Homeland Security, a Politicized Issue
To Suspicious Candidates, the Threat of Attack Is No Longer Above the Fray
By John Mintz and Mike Allen
Washington Post Staff Writers
Sunday, June 27, 2004; Page A06
Hours before Attorney General John D. Ashcroft announced a new threat of a terrorist attack last month, the presidential campaign of John F. Kerry was ready with an unusual response.
Harold A. Schaitberger, president of the International Association of Fire Fighters, which has endorsed Kerry, told reporters that he found the timing of the news conference "very suspicious" because it followed a fall in President Bush's approval ratings. Kerry aides, it turned out, had e-mailed "talking points" to sympathetic Democrats urging such a response, and organized the telephone news conference that featured Schaitberger.
Homeland security was once a field in which Democrats and Republicans largely avoided savaging each other, to show unity to enemies and allies alike. But the episode suggests the degree to which the issue is becoming politicized as the first presidential election since the Sept. 11, 2001, attacks approaches, according to government officials, members of both political parties and experts on terrorism.
"It used to be said that in war, partisan politics ended at the water's edge," said Randall J. Larsen, a retired Air Force colonel and now a consultant on domestic security. "But that was when the battlefields were overseas. Now the battlefields are here, and we don't know where to draw the lines."
The battle lines between Bush and Kerry are evenly drawn. In a June 20 Washington Post-ABC News poll, when voters were asked to name the candidate they trust to do a better job handling the war on terrorism, 48 percent favored Kerry and 47 percent preferred Bush. Just a month before, voters chose Bush by 52 to 39 percent.
In April, Kerry accused Bush of failing to secure the nation's chemical plants from terrorist attacks. In recent weeks, he has given speeches on nuclear terrorism and defenses against biological weapons attack. On May 26, Kerry told a rally at a Seattle pier that the Department of Homeland Security should inspect all incoming shipping containers, not just the 2 percent now examined.
"We deserve a president who doesn't make homeland security a photo opportunity," Kerry said.
Democrats note that these charges are not extraordinary; they have been leveled by bipartisan commissions that studied homeland security. Bush campaign officials say the administration already is acting on many of their recommendations.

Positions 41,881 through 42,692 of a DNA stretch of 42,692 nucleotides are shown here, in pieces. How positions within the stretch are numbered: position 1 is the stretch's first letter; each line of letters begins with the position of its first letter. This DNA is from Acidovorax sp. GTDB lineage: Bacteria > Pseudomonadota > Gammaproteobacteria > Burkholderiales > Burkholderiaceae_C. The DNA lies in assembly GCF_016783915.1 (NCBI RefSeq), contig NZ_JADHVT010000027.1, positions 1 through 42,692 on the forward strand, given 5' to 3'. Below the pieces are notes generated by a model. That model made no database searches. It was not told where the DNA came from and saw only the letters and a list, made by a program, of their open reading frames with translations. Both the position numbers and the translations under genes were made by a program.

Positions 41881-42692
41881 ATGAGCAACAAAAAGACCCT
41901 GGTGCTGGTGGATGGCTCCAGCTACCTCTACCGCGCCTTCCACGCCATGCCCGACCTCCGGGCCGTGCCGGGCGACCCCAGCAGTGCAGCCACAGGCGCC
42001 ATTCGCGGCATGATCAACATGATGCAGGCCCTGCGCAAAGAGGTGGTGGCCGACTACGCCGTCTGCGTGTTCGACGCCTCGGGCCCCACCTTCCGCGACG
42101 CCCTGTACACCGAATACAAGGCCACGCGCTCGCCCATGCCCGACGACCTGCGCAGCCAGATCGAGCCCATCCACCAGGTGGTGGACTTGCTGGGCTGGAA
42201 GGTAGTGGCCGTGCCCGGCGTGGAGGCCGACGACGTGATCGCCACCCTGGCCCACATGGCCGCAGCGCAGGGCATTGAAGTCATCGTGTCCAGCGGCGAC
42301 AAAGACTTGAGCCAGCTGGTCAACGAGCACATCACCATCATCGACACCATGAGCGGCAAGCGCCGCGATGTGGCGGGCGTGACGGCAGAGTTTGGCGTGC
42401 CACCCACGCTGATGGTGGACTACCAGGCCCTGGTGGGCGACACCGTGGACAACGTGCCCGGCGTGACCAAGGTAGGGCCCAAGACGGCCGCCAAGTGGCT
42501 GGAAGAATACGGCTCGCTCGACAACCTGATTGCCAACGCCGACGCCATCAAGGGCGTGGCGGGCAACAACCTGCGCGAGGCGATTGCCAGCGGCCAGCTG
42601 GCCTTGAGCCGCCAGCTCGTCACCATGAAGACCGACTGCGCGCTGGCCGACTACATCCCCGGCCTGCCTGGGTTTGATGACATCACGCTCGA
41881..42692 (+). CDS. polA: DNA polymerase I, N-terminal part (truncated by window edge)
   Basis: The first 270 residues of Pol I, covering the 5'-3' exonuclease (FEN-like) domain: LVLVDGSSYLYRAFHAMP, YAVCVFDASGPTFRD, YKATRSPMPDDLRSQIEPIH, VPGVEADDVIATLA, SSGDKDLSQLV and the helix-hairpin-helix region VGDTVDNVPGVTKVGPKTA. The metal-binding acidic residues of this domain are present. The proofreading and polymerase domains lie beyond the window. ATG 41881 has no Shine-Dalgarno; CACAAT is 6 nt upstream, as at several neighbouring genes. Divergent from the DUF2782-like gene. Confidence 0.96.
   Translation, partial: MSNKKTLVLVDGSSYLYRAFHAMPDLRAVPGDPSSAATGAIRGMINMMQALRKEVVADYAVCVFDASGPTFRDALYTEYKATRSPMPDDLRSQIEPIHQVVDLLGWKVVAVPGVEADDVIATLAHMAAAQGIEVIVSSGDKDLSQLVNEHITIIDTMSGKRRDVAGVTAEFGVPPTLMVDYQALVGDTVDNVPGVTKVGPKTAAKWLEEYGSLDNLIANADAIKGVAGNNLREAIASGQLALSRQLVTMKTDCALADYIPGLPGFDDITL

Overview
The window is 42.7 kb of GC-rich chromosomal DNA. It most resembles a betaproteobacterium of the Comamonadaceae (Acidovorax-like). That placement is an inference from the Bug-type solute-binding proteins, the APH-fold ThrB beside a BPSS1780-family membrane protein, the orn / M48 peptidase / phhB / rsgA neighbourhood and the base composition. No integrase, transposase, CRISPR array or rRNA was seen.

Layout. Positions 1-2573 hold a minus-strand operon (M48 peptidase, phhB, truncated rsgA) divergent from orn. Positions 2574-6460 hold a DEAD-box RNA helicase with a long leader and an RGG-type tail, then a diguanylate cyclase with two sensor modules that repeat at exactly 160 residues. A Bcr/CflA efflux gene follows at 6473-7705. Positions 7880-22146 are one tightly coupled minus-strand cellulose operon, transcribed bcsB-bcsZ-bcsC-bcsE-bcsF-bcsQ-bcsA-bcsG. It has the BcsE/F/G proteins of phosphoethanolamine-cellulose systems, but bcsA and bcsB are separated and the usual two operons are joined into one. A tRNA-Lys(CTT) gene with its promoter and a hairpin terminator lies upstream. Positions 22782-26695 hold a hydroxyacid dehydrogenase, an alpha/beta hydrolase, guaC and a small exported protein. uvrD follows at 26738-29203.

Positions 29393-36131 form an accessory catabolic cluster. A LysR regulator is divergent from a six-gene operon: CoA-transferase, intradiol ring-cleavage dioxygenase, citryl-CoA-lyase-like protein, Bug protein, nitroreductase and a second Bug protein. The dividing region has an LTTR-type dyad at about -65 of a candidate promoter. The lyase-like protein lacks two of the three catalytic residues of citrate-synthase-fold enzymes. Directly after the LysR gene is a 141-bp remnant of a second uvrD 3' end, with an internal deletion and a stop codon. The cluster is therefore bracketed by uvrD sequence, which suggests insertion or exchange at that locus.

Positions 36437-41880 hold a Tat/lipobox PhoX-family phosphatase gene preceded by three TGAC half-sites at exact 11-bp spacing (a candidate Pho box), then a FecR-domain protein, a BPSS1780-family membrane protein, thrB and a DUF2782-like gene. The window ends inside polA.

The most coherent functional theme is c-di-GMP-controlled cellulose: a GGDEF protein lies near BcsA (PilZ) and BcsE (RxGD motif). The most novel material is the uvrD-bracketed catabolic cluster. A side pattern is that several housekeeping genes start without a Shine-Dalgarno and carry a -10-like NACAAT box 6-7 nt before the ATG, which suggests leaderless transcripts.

For their part, Republicans have also politicized the issue, at times distorting Kerry's stance on terrorism matters, Democrats say. Last month, a Bush campaign ad said Kerry was "pressured by fellow liberals" to oppose wiretaps and subpoena powers in the USA Patriot Act, and "would now repeal the Patriot Act's use of these tools against terrorists."
In a Bush campaign conference call with reporters, campaign manager Ken Mehlman was asked to back up the statement that Kerry was pressured by liberals or that Kerry opposed wiretaps, but did not. He said Kerry objected to the USA Patriot Act after liberals did, and that "a common-sense reading indicates he intends to repeal those important tools."
Referring to the growing political discord, Homeland Security Secretary Tom Ridge said, "We know 2004 will be a political roller-coaster ride."
Ridge said he confronts a difficult situation: While U.S. intelligence believes terrorists want to disrupt this summer's national political conventions, any security actions by his department as the election approaches will prompt suspicions among some that he is politicizing security. "My job is not to be distracted by that," he said.
A year ago, Ridge said, he and Bush agreed he should not participate in GOP fundraisers or other partisan events. Ridge recalled occasions when he joined Bush at nonpolitical homeland security events around the country in the daytime, and then, as the president went on to attend political fundraisers in the evening, Ridge waited alone in limousines in hotel parking garages.
Democrats know they can tap into some Americans' concern that terrorism alerts could be used to distract the public from bad news about the Bush administration. Government officials strenuously deny ever doing this.
© 2004 The Washington Post Company